As the federal debt ceiling controversy raged this summer, you may have looked on with dismay, as I did. Healthy and respectful discussions to address the important issues would have been one thing. What actually occurred appeared to be something quite different.

“The manner in which [the debt deal] was produced,” wrote Fareed Zakaria (journalist, author, and editor-at-large) in the August 15 issue of Time magazine, “added poison to an already toxic atmosphere in Washington, making compromise even more difficult.” Zakaria went on to use words such as “unyielding” and “bullying” to describe the behavior of congressional members during the debt ceiling controversy, resulting in questions of U.S. trustworthiness, credibility, commitment, and how well our governmental system actually functions today.

Perhaps if members of Congress had taken a page from the Talmud, things would have fared better. The page I’m referring to is Ta’anit 20a-b, when it says, “Our Rabbis have taught: A [person] should always be gentle as the reed and never unyielding as the cedar.”

A reed is flexible, pliable, and supple. A cedar is rigid, intractable, and inflexible. There can be little doubt as to which characteristics are more valuable in human life and relationships, particularly regarding conflict, controversy, and the inevitable differences between people.

As we enter the High Holy Days next month and reflect upon our lives, our actions, and our relationships, the teaching of the Talmud can wisely guide us in our spiritual movement of teshuvah—our return to God, return to Life, return to meaningful relationships, and return to the best that is within us.

Our willingness to be flexible and pliable with others and ourselves allows for change, growth, and transformation. Adjustments and corrections to behavior and perspectives require such flexibility and suppleness. The necessary art of compromise in relationships and various situations entails the ability to adapt and stretch without breaking.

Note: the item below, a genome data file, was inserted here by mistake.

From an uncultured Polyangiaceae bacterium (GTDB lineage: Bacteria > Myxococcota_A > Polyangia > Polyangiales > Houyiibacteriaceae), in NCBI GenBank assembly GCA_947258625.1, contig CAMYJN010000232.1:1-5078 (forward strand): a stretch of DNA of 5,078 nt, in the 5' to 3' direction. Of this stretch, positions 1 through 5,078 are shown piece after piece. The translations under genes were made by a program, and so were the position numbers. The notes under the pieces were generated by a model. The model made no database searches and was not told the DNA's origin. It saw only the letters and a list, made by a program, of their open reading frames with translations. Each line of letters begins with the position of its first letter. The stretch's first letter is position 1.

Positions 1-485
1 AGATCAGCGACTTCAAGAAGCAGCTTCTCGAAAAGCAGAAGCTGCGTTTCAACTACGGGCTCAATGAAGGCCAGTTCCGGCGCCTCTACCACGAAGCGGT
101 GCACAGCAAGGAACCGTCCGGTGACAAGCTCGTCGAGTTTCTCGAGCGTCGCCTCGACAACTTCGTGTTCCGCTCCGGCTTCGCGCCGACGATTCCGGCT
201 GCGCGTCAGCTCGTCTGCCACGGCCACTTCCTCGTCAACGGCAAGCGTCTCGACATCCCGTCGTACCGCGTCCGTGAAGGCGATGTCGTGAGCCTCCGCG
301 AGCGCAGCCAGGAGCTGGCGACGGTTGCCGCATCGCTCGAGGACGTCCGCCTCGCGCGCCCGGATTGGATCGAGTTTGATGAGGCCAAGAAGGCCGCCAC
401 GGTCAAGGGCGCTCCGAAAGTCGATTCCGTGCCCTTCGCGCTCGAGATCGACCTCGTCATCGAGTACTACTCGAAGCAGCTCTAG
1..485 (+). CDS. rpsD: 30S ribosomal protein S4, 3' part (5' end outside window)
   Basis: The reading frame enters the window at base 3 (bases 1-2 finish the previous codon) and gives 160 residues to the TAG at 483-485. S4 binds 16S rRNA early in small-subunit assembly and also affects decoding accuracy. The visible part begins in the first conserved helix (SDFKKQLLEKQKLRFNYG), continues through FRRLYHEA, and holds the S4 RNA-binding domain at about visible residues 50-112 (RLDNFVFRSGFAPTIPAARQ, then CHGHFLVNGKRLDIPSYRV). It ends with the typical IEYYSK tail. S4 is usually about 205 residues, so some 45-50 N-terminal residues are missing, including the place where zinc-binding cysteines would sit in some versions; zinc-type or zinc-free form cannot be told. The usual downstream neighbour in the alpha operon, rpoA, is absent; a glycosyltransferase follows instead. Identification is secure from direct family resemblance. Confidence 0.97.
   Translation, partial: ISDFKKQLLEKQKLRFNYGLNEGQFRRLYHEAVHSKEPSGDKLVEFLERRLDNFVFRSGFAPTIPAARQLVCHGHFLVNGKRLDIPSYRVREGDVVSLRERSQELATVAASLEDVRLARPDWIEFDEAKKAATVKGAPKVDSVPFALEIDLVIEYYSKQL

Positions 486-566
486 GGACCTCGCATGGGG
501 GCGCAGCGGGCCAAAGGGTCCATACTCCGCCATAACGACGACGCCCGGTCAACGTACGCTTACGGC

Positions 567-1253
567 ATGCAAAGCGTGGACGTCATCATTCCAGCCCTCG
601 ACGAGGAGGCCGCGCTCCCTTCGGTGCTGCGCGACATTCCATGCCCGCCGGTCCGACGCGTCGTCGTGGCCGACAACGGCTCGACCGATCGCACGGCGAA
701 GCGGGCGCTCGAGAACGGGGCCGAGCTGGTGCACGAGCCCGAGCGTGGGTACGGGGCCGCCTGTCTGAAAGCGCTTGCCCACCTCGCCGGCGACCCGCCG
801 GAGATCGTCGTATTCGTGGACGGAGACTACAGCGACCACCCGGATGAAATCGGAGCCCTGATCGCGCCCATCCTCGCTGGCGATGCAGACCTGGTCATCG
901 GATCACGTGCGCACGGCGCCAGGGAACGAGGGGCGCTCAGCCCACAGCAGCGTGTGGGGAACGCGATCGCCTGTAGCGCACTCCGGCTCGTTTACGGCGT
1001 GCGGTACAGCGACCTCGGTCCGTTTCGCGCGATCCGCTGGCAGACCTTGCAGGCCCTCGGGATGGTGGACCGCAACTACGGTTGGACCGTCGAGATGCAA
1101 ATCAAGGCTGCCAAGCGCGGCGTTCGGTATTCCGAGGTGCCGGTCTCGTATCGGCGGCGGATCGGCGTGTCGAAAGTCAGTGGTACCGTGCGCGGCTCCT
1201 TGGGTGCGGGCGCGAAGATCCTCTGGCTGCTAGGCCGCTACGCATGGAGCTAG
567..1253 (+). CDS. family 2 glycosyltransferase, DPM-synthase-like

This may have been forgotten or denied during the debt ceiling controversy this summer. But Judaism calls us to remember it and affirm it throughout our lives, especially during the Days of Awe.

“It’s a New World, Golde”

Posted August 1, 2011 by Rabbi Rick Schechter
Categories: Jewish Values, Technology

You may recall that’s what Tevye said to his wife in “Fiddler on the Roof” when they were both trying to wrap their heads around the fresh, new ideas of the next generation. “It’s a new world, Golde. A new world.”

I can’t help but think of Tevye’s response when I consider the new ways in which people communicate with each other in the 21st century. Facebook, texting, Twittering and tweeting, Skyping—it all makes my head spin.

At the same time, I think there’s something wonderful and remarkable about these new forms. Ultimately, the new communications and social media technologies are simply new and different ways for people to do something essential that we’ve been doing for a long time—connecting with each other. I’m still partial to the one-on-one, face-to-face variety. Yet I do see the value and potential in these other forms.

Which leads me to blogging—web journaling. Blogging is another way for us to connect with each other, to tell meaningful stories, to share resources, and to dialogue together. Prefering the face to face encounter, I recognize that blogging is a complement to it, not a replacement of it.

I hope you enjoy these musings, thoughts, ideas, feelings, links to resources and articles, all things Jewish, and then some.

“It’s a new world, Golde!”

Come take a look.